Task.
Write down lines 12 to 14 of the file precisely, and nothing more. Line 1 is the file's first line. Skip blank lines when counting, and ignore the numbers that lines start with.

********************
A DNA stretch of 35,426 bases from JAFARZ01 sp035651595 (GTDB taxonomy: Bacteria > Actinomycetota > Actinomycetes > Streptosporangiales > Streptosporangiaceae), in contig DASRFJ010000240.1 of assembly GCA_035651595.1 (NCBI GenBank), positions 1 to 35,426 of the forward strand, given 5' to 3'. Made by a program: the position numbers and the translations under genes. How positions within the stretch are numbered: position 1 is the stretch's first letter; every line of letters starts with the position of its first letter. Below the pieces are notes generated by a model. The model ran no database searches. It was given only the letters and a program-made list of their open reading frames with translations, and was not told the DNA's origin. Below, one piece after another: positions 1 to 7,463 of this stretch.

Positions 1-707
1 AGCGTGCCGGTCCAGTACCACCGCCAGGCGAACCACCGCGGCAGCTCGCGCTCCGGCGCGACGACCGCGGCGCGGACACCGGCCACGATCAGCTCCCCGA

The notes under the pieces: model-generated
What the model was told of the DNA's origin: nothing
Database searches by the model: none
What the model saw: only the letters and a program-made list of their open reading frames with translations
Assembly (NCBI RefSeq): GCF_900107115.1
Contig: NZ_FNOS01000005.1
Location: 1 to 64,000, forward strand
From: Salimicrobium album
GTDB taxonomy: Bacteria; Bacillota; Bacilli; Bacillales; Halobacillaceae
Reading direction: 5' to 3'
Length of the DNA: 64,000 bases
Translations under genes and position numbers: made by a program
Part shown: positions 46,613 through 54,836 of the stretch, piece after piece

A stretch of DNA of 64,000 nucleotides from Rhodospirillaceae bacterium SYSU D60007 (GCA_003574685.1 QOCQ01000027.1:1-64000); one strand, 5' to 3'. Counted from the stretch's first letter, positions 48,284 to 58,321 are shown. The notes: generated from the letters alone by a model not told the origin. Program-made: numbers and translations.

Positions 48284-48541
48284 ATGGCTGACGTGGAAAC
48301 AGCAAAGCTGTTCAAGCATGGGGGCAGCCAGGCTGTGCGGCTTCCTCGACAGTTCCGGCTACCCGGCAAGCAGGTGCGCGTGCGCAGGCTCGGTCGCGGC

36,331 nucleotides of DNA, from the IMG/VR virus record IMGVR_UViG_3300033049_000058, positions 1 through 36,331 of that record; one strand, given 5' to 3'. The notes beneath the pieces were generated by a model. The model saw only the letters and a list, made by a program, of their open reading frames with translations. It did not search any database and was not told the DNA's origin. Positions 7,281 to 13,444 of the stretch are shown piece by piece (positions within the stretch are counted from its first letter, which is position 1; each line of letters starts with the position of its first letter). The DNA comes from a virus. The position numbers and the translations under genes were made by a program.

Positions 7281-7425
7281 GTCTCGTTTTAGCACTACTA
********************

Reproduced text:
GTDB taxonomy: Bacteria; Bacillota; Bacilli; Bacillales; Halobacillaceae
Reading direction: 5' to 3'
Length of the DNA: 64,000 bases